Typical of many museums, the Canadian Museum of Nature has tucked away in its storage areas some collections that are little known by the public, and often come as a surprise to members of the museum staff as well.
Having a background in both archaeology and palaeontology, one of my duties at the museum is to manage an archaeological collection that we are temporarily curating on behalf of the territory of Nunavut. Few are aware of this arrangement, but I suspect that is soon to change.
With the recent discovery of one of the Franklin Expedition ships making headlines across the country and the world, the Nunavut Archaeology Collection at the museum has been provided the perfect opportunity to make its public debut.
With the permission of the Government of Nunavut, we opened a small display in our museum this week that highlights objects from the archaeology collection associated with the ill-fated Franklin Expedition.
This undertaking of the British Royal Navy began in May of 1845 with the launch of two vessels—HMS Erebus and HMS Terror—from Greenhithe, England, and ended tragically in 1848 in what is now Nunavut with the abandonment of the icebound ships off the west coast of King William Island and the eventual loss of the entire crew.
The tale of these polar explorers, who were seeking the final set of seaways constituting the Northwest Passage under the command of Sir John Franklin (1786–1847), has long captivated those interested in the history of Arctic exploration.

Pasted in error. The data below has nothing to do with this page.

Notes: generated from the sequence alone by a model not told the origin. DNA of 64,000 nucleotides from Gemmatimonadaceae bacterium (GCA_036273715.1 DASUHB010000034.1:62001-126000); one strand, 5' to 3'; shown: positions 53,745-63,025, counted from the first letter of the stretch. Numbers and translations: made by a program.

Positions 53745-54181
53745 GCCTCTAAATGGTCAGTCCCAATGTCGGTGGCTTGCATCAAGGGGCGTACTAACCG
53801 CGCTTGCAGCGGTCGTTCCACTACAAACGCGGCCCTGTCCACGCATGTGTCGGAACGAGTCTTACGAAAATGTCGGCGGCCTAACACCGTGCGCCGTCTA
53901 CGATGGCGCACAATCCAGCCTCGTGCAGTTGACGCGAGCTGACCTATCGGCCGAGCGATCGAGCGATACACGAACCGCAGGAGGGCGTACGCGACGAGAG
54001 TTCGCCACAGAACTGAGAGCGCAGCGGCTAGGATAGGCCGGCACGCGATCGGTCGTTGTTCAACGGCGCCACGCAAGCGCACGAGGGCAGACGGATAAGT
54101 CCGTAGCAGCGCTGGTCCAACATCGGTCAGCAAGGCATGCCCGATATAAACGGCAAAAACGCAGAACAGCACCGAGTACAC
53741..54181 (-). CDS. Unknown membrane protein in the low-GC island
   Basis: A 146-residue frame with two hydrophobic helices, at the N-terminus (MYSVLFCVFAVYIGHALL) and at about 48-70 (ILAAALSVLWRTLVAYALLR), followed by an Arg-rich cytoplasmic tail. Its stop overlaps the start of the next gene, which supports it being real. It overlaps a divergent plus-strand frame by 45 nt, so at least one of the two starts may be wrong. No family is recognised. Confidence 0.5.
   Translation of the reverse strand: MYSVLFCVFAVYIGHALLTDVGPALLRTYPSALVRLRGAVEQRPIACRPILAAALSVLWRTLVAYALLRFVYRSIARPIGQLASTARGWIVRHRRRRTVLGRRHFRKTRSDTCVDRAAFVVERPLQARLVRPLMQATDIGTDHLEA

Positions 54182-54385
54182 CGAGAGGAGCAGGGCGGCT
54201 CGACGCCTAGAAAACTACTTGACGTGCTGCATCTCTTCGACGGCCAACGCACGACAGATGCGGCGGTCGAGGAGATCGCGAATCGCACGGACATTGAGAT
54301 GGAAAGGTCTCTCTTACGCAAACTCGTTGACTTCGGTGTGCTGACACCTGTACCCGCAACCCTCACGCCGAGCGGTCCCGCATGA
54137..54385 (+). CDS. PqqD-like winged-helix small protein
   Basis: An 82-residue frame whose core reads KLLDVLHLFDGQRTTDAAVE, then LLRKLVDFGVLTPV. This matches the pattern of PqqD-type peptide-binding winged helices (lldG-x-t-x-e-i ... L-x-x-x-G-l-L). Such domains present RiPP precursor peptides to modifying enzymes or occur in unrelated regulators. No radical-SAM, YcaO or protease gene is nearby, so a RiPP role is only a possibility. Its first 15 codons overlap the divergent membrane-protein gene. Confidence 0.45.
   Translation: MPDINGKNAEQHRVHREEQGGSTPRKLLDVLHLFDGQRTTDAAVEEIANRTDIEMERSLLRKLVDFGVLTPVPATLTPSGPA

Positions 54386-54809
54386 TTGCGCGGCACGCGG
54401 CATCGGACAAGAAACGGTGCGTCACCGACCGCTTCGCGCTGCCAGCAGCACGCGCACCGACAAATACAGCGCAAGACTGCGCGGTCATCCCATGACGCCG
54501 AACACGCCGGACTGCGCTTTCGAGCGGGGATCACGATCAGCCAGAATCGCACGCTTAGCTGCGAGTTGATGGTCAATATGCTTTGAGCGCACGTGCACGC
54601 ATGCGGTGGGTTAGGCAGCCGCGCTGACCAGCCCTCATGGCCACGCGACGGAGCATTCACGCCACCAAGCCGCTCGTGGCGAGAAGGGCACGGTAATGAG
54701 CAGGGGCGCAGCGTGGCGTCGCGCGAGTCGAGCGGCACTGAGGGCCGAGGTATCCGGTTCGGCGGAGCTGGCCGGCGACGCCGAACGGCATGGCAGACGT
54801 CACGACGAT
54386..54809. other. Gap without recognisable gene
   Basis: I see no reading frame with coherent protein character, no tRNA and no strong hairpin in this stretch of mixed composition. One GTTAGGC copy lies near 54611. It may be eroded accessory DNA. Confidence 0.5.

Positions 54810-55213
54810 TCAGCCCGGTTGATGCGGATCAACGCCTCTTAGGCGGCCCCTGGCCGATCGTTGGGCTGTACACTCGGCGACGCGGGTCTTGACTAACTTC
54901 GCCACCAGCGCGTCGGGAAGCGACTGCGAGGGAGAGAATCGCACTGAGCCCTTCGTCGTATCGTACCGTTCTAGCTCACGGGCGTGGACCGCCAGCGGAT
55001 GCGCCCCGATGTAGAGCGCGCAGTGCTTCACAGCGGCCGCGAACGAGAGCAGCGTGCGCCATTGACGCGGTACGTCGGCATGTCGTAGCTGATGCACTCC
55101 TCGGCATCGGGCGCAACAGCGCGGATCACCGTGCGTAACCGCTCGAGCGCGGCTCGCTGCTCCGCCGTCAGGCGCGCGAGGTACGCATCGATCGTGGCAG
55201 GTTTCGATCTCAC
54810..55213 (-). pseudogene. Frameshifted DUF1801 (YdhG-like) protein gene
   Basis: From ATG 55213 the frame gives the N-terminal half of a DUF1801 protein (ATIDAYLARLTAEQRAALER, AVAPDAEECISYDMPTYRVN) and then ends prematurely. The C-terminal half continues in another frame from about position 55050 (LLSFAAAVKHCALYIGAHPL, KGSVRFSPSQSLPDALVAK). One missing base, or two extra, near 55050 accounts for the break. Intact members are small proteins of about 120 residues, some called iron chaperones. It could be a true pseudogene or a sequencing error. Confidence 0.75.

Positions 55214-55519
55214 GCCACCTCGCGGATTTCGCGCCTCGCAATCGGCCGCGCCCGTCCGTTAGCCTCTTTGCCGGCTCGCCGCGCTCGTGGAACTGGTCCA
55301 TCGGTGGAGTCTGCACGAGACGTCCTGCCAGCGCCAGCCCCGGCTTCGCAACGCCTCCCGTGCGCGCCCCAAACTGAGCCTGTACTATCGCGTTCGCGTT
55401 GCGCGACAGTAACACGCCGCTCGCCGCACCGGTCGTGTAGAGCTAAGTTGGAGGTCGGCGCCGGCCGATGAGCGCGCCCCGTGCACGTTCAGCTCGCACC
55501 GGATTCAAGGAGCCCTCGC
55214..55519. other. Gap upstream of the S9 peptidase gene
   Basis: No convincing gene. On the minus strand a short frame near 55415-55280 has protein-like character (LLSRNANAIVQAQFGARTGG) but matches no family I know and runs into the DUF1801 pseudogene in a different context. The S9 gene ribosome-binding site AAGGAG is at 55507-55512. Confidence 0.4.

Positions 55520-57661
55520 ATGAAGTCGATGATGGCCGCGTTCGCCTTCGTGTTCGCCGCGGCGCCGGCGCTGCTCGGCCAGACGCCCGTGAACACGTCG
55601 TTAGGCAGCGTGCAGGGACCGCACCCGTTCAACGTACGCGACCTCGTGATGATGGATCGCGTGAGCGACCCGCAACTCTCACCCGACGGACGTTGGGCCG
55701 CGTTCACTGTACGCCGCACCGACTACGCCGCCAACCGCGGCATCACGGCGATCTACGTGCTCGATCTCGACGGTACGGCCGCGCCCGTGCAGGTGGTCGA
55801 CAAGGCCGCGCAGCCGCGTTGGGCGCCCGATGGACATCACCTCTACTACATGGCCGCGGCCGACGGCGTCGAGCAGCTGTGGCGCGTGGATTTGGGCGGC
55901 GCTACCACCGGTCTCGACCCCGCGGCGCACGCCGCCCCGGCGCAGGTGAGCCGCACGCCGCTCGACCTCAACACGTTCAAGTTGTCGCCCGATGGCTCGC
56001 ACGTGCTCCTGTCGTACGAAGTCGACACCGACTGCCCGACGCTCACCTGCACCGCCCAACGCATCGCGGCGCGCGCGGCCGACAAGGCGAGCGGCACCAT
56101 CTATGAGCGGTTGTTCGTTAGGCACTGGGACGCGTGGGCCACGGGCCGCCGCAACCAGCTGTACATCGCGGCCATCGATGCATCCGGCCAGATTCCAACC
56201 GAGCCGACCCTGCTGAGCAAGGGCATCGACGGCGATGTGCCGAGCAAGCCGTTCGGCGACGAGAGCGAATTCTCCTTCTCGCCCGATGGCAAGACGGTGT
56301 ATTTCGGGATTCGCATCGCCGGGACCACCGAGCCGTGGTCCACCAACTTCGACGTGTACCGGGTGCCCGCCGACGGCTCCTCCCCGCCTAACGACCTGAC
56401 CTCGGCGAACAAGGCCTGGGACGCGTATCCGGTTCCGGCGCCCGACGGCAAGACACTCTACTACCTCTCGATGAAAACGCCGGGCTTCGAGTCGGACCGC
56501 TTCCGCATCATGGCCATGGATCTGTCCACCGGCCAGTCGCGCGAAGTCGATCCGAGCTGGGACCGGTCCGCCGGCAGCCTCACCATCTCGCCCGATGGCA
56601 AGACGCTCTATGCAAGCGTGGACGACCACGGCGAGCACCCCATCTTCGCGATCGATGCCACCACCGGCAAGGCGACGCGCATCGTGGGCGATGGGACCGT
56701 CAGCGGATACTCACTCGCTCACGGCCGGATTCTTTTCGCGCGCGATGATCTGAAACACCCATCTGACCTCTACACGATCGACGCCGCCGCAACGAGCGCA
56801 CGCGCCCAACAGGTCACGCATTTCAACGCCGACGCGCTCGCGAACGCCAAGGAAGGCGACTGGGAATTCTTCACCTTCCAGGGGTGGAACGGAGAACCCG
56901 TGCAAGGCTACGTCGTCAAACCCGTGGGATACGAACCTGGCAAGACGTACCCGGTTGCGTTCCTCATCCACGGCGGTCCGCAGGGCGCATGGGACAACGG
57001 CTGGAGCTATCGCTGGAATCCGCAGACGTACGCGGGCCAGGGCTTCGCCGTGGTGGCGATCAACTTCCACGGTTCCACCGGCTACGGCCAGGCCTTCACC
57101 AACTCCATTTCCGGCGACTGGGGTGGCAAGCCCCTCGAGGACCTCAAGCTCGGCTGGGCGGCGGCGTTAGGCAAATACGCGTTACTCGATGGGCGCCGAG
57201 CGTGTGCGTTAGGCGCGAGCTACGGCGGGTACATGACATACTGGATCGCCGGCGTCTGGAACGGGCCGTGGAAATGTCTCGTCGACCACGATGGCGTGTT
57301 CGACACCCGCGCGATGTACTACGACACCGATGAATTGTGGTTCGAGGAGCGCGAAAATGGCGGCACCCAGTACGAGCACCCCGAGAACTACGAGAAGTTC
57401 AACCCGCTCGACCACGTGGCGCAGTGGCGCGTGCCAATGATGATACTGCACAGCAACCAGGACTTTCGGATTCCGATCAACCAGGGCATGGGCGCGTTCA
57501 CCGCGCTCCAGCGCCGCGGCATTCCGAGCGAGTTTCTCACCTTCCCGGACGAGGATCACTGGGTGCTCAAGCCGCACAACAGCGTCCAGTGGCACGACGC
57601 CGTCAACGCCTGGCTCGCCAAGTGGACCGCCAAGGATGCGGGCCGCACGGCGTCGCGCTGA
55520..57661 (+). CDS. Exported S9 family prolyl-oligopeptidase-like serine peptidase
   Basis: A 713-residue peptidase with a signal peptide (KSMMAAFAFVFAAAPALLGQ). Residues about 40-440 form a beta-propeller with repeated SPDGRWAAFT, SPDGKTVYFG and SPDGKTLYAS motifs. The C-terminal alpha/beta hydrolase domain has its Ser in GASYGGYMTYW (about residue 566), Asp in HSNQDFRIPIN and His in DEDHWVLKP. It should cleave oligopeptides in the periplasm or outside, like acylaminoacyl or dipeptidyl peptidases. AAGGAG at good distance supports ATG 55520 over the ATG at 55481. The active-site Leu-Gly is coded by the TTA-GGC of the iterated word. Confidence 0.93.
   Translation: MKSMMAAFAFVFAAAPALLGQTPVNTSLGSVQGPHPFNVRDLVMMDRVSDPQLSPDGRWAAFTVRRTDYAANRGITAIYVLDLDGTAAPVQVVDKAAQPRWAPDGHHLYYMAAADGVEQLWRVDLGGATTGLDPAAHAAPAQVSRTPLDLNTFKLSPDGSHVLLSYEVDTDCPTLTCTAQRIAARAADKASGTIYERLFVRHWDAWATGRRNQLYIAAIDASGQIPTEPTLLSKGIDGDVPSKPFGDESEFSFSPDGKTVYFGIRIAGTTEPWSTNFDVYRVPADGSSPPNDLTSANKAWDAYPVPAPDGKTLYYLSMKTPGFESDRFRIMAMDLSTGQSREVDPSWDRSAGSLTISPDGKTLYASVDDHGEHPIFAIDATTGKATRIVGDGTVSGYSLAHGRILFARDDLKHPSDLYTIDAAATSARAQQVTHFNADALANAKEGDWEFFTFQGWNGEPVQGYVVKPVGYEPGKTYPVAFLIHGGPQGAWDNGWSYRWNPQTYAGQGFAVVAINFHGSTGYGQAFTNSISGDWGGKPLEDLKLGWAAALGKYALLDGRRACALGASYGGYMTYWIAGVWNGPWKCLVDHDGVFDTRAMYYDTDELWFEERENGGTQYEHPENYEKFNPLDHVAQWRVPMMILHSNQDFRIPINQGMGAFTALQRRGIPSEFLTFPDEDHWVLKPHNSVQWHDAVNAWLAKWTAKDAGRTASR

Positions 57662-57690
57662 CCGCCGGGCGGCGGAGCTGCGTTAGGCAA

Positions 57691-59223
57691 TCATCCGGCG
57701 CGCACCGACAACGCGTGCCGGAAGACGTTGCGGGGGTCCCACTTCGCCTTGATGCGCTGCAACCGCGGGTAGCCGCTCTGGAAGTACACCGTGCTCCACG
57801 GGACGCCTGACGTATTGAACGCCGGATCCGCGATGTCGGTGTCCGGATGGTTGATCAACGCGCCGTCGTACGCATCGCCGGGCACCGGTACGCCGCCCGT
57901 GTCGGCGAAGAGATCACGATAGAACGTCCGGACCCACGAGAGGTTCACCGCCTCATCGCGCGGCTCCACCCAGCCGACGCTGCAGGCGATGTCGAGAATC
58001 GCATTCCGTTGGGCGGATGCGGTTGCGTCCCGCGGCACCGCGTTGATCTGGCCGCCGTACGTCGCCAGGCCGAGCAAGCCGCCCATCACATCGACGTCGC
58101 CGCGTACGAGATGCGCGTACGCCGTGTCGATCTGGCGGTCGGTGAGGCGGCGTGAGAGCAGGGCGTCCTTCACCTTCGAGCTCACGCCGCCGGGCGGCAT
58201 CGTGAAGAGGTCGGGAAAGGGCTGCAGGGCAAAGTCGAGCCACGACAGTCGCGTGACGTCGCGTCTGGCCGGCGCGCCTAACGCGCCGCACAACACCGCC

The lost Franklin Expedition is regarded by many as an important and fascinating episode in the history of Canada as well, capturing attention for its sense of mystery and chronicles of human struggle against cold, disease, lead poisoning and starvation. A host of questions surrounds the expedition: Where are the ships? What happened to the crew once the ships were abandoned? Where is Franklin buried? What was the cause of their lead poisoning? Did they indeed resort to cannibalism?
Last month’s announcement that the remains of HMS Erebus were located in the waters of Queen Maud Gulf at least partially answers the first question posed above. The others have been examined by various scientists and historians, who greatly rely on the archaeological evidence to guide their investigations. The conclusions drawn shed much light on the likely fate of the crew, but also raise additional questions and uncertainties.
The mysteries of Franklin’s last Arctic foray may be explored in the remounted and expanded version of the Canada Science and Technology Museum’s (CTSM) exhibition Echoes in the Ice: Finding Franklin’s Ship, which tells the story behind the mission, its failure and the long history of searching for clues regarding the crew’s fate.
Two cases of artifacts on display at the Museum of Nature complement the CSTM exhibition, showing some of the objects left behind by crew members.
I invite you to stop by the Canadian Museum of Nature for a more intimate look at the experience of the stranded men as told through their personal items and equipment, and I hope the pictures I have included here will entice you into doing just that.